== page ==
Tuesday, 3 March 2015
Julie, Julia or Juliet?
Something occurred to me when choosing names for the characters in my latest novel ~ how a name affects your impression of someone before you've even met them. Sometimes a character arrives in my head with his or her name attached, other times I try up to six different ones before settling on one that feels like the person I'm writing about. In one of my earlier books, Nobody's Fault, one of the main characters is called Tara. She was one of the former type; I wanted her to be called Emily but found that I kept typing 'Tara' by mistake; obviously my subconscious had already decided that was her name. It was right; she wasn't 'sweet' enough for Emily. My apologies to all the sharp and edgy Emilys out there - it's just what the name says to me!
What I'm getting round to, though, is something that's not just of interest to writers. It's how names mean different things to us all, and how previous experiences affect how we feel about anyone else with that name. Sorry, people called Andrew, but you will always be the boy in my primary school class who used to have embarrassing 'accidents'....! I got to thinking about all this again during the reading of a book the other week. The heroine was in her late 20s, small, pretty, with long wavy blonde hair. She was called Marian; sadly, she didn't work for me because in my head she was in her early 40s, plain and a bit mumsy, probably because I remember, as a child, meeting my cousin Marian who was ... plain and a bit mumsy. Marianne, however, would have conjured up the picture the author intended....
.... because sometimes a name so similar to another can say something entirely different, can't it? Like this: in my mind, Julie is a pretty blonde who works in a factory in a 1960s film. Substitute the 'e' for an 'a', though, and Julia is a dark, rather glamorous and serious literary critic or actress (or a dark, rather glamorous proofreader, in my sister's case). Add a 't' and she becomes Juliet, a demure girly-girl in long flowery dresses.
How do you feel about your own name? I was christened Theresa, which I dislike. I decided I wanted to be Terry when I was twelve, and all my friends wanted the boys' version of our names because, we thought, it sounded cool. I like Terry. I grind my teeth with annoyance if anyone calls me 'Kerry' by mistake. This mostly happens when I ring up for taxis; Mr Dial A Cab pulls up outside the supermarket and shouts 'Taxi for Kerry!' and I go 'grrrr'. No offence to any Kerrys reading this, it just isn't right for me. My second husband was called Alan, which he loathed, so much that he used his schoolboy nickname of 'Stodge' throughout his adult life. No, he wasn't fat; it's a long story. He said he always wanted to be called Steve, which, he thought, was the ideal guy name. I agree with him; I like it, too. I was always pleased when someone I fancied turned out to be called Steve!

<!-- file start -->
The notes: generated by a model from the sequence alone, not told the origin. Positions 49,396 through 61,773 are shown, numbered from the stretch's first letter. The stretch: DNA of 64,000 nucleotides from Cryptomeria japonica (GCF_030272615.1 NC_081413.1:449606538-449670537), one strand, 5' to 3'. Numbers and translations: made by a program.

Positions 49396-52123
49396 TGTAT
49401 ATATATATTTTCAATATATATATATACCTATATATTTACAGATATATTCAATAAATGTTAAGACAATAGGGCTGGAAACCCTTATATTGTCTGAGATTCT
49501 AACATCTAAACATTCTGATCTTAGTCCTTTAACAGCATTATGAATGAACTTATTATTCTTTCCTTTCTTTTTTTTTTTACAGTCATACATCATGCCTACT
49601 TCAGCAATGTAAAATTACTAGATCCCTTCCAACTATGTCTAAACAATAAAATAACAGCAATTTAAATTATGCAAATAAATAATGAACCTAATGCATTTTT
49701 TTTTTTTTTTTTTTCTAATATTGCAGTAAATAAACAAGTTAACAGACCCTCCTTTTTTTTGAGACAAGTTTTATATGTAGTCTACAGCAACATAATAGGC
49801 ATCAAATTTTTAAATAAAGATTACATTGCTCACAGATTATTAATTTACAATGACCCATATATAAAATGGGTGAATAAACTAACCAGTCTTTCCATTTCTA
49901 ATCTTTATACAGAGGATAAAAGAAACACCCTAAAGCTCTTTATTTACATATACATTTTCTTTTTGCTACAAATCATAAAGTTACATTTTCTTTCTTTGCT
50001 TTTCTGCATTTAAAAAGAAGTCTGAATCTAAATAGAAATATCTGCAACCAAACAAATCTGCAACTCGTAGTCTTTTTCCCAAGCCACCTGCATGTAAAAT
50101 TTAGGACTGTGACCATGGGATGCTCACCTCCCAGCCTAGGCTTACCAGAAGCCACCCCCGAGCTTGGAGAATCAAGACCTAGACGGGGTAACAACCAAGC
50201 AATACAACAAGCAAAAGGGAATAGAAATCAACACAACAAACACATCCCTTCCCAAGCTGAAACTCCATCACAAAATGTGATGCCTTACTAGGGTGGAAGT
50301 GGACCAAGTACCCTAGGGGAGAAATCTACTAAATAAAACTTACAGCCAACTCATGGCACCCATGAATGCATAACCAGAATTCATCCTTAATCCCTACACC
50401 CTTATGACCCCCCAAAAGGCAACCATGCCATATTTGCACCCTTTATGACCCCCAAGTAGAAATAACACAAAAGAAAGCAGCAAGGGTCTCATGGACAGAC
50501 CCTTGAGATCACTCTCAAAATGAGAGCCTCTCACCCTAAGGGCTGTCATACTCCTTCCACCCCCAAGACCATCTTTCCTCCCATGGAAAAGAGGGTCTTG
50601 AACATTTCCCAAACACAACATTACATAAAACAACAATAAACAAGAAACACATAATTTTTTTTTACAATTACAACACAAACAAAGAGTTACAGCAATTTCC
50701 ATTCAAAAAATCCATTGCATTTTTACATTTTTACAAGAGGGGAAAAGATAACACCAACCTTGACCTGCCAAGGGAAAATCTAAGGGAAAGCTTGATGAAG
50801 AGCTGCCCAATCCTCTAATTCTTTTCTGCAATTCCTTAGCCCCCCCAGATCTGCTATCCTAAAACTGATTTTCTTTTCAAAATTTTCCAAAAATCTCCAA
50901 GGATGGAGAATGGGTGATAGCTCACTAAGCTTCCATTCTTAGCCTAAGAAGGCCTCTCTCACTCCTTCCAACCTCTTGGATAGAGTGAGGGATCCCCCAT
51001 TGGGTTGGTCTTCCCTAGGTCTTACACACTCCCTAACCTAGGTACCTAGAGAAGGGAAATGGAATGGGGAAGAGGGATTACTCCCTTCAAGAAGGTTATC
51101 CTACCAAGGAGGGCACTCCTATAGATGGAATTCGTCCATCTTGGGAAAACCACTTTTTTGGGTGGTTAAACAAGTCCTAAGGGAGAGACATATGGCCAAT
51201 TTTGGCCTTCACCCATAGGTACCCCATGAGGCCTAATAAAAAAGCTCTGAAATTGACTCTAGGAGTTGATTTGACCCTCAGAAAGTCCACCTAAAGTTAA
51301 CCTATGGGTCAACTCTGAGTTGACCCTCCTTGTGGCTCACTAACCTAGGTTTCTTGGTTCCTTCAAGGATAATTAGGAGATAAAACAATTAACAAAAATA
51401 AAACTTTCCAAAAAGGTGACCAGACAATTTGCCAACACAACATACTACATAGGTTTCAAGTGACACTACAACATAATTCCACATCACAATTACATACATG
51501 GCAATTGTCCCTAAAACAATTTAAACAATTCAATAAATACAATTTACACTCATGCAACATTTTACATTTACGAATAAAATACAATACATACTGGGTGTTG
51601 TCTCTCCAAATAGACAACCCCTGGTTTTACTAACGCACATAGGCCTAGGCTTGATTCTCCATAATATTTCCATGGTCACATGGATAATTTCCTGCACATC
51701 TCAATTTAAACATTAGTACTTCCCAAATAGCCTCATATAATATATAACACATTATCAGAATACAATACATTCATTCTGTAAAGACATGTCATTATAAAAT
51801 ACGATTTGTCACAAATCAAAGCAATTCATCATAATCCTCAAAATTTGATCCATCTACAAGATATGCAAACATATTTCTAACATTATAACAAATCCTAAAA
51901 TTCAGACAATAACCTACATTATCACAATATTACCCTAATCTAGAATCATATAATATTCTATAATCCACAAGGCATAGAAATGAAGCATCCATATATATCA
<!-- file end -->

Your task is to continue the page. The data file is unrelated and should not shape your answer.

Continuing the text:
Here's another one like the 'Julie' thing - a Michael known as Mike is a nice married man who works in an office and has 2.4 children, barbecues on weekends, does DIY on bank holidays and makes regular visits to his parents. Mick, however, is a rock guitarist with a leather jacket and a big black motorbike. >>>Vroom>>..... Should Mick remain Michael, though, he's a doctor with a barrister wife who has relaxed but rather self-consciously sophisticated dinner parties. As Micky, he's a cheeky chap who does a few dodgy deals. If he's Mikey, he's under ten.
Love interests in novels are Richard, Patrick, Daniel, Johnny, Marcus, Max, Ben, Jack, Sean, Jared ~ or maybe that's just me, too! But recently I read a novel in which I guessed who the heroine was going to end up with as soon as I read his name. I thought, you wouldn't waste that totally Mills and Boon name on a guy who doesn't get the girl! I quite like to give my sexier male characters very ordinary names - the one in my latest book is called Jim! A while back, I wrote a tongue-in-cheek article about how to write a romcom which is HERE; in it I've suggested names for various characters. In the comments one writer** says that she sometimes tries to put readers off the scent by giving a dull character a glamorous name, and vice versa, but received complaints when she called a love interest Doug. It's my dad's name, I can't comment!
One thing I love about starting a new book is having all those new characters to name. It gets harder and harder, though; I've used a lot of my favourites. I've got a Jared in the novel I've just started; I last used it when I tried (unsuccessfully) to write a Mills and Boon, in 1995; yeah, yeah, it's a bit of a cliche romantic guy name but I do like it. I might dig the M&B out some time and have a look at it to see if it's as dire as I remember, just for a laugh. Generally, though, I'm with Emily Barr (who is NOT a sweet, girly Emily!) on wanting to call every nice male character Patrick. I last used it in Nobody's Fault in 2011 - perhaps I can use it again now?!
**yes, I was totally made up to have Jill Mansell comment on my lowly blog, in case you're wondering!